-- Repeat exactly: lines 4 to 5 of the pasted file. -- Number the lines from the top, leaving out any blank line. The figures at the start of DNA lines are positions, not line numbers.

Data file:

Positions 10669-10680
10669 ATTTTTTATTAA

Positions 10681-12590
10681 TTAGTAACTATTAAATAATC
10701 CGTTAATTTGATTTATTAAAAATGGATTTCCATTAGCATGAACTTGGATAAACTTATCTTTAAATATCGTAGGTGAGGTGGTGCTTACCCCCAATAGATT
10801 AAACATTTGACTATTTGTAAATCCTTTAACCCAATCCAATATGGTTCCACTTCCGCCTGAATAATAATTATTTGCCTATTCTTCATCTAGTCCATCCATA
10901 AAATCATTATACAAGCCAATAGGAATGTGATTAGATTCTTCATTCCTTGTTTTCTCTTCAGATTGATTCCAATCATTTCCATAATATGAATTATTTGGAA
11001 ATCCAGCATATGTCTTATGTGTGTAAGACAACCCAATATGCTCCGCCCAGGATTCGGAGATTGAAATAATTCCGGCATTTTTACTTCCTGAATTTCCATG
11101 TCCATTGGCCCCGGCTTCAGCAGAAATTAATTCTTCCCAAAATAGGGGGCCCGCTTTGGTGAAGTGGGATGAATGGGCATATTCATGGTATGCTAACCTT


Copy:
10681 TTAGTAACTATTAAATAATC
10701 CGTTAATTTGATTTATTAAAAATGGATTTCCATTAGCATGAACTTGGATAAACTTATCTTTAAATATCGTAGGTGAGGTGGTGCTTACCCCCAATAGATT